If you appreciate food and all things culinary, then St. Kate's foods and nutrition: business major is a perfect fit for you. This program, which faculty describe as the "foodie" major, prepares you for a professional career in the food industry.
Upon graduation, you'll be armed with a strong foundation in many food–related spheres — including food science, nutrition, the cultural aspects of food, research and development of new foods, and food marketing.
Unique to St. Kate's
We teach you to be innovative with all types of ingredients and to respect sustainable practices, as well as local food systems. The ability to meet, or exceed, consumer demand — for healthy and eco–friendly food alternatives, for example — gives you a competitive edge at job interviews or with career advancement opportunities.
Food science lab
You have to see, touch, smell and taste food to really understand it. St. Kate's food lab is similar to a large commercial kitchen. It's outfitted with modern equipment and a variety of cooktops with both gas and electric ovens. Overhead mirrors give you a clear view of what's happening at the demonstration station.
Industry perspective, firsthand
Our curriculum includes tours of foodservice facilities, including the St. Paul Public Schools central kitchen; businesses like General Mills; and food distributors such as Sysco MN, Reinhart Foods and US Foodservice. You meet people on the job — to ask questions and establish future contacts — and see firsthand how food gets to schools, hospitals, shops and restaurants.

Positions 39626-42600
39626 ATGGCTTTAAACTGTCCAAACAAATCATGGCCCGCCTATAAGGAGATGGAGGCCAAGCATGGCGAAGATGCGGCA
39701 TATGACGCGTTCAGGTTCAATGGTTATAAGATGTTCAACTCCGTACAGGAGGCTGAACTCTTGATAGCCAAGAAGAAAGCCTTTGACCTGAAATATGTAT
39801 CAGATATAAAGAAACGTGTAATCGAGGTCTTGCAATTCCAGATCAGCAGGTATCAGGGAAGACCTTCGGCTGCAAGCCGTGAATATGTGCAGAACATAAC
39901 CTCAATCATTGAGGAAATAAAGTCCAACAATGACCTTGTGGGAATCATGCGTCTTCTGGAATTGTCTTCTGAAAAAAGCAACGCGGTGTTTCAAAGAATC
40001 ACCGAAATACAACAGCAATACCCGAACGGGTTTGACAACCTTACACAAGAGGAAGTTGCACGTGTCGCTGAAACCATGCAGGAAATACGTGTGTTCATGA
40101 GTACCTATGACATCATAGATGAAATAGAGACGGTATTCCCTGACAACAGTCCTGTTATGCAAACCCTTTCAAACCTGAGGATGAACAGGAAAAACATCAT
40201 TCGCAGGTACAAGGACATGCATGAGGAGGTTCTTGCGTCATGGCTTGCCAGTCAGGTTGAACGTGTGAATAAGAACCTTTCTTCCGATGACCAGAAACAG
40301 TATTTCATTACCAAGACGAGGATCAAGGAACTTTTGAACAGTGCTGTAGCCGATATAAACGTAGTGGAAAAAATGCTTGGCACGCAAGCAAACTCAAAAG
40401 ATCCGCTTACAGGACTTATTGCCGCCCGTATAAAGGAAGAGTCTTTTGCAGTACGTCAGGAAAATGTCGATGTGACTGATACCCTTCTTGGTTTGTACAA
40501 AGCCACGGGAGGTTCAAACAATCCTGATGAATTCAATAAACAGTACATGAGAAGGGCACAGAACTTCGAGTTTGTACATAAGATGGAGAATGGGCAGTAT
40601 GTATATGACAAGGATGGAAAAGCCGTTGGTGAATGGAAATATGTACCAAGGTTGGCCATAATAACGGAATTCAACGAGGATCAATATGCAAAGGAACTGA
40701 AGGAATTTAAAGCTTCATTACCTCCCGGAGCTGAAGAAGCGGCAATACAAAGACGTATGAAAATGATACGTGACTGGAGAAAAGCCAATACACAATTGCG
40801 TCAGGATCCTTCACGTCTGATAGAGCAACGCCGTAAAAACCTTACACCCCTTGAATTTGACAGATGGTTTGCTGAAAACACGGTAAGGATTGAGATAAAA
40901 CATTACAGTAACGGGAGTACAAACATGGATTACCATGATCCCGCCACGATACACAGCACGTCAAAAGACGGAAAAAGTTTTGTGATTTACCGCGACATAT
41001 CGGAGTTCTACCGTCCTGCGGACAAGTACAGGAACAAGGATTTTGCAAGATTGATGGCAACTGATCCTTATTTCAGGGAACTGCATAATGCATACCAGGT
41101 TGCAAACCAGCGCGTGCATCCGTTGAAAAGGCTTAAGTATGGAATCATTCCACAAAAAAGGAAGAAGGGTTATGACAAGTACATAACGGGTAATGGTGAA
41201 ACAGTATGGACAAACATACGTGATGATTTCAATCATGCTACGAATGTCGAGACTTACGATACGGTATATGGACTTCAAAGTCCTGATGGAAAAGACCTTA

Business is competitive. At St. Kate's, you learn to analyze and solve ethical problems in the business environment with compassion and integrity. Foods and nutrition: business majors must take at least 12 credits from the business department. All our business courses weave ethics into case studies and class discussions.
How does food prep in one country affect food distribution in another? Is a soup diet healthy? You get big–picture topics at St. Kate's — like global food supply, food safety and health fraud — and tackle current issues in food and nutrition, such as food fads, food additives, pesticide use and biotechnology.
You also become familiar with foods from different countries through classes such as "Intercultural Foods." Discussion topics include economic trends and religious patterns that determine food choices.
Our faculty are captivating teachers, respected researchers and influential members of professional organizations. They specialize in many areas, including chronic disease prevention, public health nutrition, food safety and sports nutrition. Professor Emerita Julie Miller Jones, for example, is a scientific advisor for the Grains Food Foundation and cookbook judge for the James Beard Foundation.